Respect <debate> <long>

John McCreery (JLM@TWICS.COM)
Tue, 5 Mar 1996 09:42:42 +0900

Elaine Hills writes,

"I agree that older women aren't particularly respected in U.S.
culture, but couldn't you say that for older men here as well?"

Could it be, in fact, that gender is involved indirectly? There is a
wonderful moment in Robert Parker's _Double Deuce_ where
Spencer and Hawk, the two incredibly tough and violent heros, are
confronted with a gang of teenage drug dealers who will, if they
fight with our heros be wiped out. Nonetheless they refuse to back
down. Later Spencer turns for an explanation to Hawk, who grew
up in a similar neighborhood. Hawk explains that everybody needs
respect. Some of us get it for things we own. Some of us get it for
things we know. But can you do if you don't own anything that
anyone else wants? or know anything that anyone else wants to
know? Backing down from violent confrontations means that you
lose everything. You've got to have respect, and physical violence is
the only way you can get it.

I've thought about this passage a lot in pondering places like Bosnia
and Northern Ireland and worrying about a world in which too
many people don't own anything that anyone else wants or know
anything that anyone else wants to know. It has been one mission
of anthropology to insist that everyone knows something worth
knowing. This, I take it, is the heart of cultural relativism. A world
saturated with information may, alas, be indifferent to our claims.

On EASIANTH I've asked why it is that there is no anthropological
"classic" dealing with East Asia that every anthropologist has to
read. One especially striking reply suggests that China and Japan are
important per se. In contrast, nobody cares a rat's ass about the
Trobriands, say, or the Nuer. They are only important as examples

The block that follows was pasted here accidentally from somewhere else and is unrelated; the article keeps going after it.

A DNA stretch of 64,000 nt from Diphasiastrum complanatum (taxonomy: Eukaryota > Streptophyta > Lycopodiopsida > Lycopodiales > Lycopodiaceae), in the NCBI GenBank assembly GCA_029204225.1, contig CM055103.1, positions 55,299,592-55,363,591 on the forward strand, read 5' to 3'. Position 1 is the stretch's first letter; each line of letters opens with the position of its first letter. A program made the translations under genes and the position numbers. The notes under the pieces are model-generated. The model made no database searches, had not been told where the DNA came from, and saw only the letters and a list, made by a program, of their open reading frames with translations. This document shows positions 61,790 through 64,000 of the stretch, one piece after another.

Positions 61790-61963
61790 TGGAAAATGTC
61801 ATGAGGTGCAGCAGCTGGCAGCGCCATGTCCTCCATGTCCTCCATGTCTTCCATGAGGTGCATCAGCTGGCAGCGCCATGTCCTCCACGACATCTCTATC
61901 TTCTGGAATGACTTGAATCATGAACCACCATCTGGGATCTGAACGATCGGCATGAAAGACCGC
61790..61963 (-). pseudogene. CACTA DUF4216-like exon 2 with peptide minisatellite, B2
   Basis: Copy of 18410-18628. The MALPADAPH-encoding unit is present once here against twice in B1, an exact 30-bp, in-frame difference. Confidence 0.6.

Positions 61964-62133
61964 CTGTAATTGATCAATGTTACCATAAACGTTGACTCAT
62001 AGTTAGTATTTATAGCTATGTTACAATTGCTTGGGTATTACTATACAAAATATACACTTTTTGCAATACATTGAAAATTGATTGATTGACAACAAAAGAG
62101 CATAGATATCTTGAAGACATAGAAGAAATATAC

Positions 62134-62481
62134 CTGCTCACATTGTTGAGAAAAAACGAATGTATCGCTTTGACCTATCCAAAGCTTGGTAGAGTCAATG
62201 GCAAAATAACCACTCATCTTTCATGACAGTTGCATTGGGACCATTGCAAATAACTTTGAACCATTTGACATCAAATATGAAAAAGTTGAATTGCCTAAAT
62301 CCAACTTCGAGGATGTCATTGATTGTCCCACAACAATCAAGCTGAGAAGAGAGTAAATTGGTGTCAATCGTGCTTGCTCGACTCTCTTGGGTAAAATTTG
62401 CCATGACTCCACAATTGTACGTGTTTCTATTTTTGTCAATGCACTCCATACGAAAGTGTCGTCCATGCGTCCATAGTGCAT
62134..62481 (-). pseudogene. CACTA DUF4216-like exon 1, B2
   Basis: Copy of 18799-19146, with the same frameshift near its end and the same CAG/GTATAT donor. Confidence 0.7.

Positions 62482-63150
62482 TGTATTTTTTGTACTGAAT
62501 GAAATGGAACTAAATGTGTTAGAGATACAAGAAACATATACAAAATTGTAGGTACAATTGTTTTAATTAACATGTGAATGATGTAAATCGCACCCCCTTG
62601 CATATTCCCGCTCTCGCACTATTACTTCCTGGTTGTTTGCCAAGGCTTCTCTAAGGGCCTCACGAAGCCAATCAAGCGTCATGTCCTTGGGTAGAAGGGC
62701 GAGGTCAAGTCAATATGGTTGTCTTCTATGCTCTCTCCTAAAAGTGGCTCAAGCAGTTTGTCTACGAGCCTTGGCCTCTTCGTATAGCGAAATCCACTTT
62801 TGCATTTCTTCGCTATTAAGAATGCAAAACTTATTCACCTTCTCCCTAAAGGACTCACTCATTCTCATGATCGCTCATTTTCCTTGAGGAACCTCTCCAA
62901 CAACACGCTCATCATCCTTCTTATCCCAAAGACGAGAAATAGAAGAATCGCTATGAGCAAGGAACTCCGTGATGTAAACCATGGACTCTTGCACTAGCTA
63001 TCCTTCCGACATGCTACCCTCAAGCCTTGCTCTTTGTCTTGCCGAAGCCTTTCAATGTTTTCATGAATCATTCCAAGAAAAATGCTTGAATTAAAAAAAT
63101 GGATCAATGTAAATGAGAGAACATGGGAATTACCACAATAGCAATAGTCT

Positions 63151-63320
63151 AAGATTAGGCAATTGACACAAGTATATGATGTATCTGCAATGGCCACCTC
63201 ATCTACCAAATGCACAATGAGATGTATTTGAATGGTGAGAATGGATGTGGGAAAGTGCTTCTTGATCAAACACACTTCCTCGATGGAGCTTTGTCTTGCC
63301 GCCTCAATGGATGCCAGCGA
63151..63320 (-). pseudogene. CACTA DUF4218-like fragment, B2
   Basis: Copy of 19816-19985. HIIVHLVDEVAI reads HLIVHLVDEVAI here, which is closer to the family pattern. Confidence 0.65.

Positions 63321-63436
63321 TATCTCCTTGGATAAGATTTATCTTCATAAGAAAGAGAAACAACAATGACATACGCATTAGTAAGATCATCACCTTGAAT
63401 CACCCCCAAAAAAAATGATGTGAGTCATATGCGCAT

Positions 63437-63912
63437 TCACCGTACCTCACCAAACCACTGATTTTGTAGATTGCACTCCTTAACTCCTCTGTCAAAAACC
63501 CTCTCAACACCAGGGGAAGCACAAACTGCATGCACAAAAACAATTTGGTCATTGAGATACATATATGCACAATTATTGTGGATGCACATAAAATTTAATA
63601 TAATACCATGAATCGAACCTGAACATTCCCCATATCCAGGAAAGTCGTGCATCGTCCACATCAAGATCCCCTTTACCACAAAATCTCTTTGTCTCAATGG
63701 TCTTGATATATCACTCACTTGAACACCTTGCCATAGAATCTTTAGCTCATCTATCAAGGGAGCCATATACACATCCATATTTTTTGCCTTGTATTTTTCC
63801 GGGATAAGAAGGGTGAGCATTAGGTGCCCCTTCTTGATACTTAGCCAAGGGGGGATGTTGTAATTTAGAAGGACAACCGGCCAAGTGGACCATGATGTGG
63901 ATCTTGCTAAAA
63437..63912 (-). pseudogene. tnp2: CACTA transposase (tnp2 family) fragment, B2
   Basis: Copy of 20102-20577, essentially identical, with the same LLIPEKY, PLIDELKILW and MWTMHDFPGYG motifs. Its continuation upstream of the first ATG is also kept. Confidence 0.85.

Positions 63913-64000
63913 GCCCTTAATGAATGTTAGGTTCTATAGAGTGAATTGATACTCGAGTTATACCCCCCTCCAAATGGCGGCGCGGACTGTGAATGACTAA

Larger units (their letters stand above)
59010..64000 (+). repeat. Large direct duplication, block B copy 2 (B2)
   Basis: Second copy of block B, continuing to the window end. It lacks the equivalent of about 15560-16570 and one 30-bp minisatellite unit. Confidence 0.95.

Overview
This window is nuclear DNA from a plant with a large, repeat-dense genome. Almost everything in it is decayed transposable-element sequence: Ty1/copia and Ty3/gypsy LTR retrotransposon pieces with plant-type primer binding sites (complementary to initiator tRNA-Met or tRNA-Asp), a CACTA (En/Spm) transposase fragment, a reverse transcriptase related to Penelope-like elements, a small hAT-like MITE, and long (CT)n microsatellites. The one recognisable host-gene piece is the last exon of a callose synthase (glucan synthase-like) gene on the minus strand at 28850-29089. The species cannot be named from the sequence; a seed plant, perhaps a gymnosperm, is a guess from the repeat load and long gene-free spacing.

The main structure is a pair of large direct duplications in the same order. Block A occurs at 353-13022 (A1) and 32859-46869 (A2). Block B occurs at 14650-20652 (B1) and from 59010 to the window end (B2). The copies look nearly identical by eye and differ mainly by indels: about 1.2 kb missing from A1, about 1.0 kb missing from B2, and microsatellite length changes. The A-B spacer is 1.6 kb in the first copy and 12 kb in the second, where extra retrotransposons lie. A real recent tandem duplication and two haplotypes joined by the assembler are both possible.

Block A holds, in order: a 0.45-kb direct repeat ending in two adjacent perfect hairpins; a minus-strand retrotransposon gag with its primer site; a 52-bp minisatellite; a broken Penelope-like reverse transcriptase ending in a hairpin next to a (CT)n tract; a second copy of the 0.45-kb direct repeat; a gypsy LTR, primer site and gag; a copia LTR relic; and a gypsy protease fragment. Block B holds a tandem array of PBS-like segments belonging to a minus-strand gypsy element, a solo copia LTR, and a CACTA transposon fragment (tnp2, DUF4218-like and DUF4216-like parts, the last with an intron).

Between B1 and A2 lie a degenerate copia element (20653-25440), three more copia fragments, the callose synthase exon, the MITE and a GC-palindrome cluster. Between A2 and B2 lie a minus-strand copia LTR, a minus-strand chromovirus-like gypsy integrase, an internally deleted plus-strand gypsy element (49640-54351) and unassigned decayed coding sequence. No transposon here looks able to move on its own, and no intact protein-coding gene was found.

of anthropological theory. Thus, besides the time we spend on
languages, histories, etc., East Asianists don't have to bother with
theory. People will want to know what we write about China and
Japan, because it's about China and Japan. If it weren't for the Kula
and segmentary lineages, the Trobrianders and Nuer would be as
easily ignorable as dozens of other peoples in New Guinea or

Returning then to our discussion, suppose that Hawk is right.

It is then a predictable consequence that neither men or women
will automatically win respect with age. If respect is commanded by
property, knowledge and physical force, the last, at least, will
automatically decline as people get older. What's left is property
and knowledge and how they get distributed. Here feminists have
done a good job of reminding us all of how much harder it's been
historically for women to own as much or acquire as much highly
valued knowledge as men. Fortunately, one hopes, that situation is
changing. What may be harder to bear is that only a minority of
women will join the minority of men with property and
knowledge worth fighting over. That makes this a dangerous

John McCreery
March 5, 1996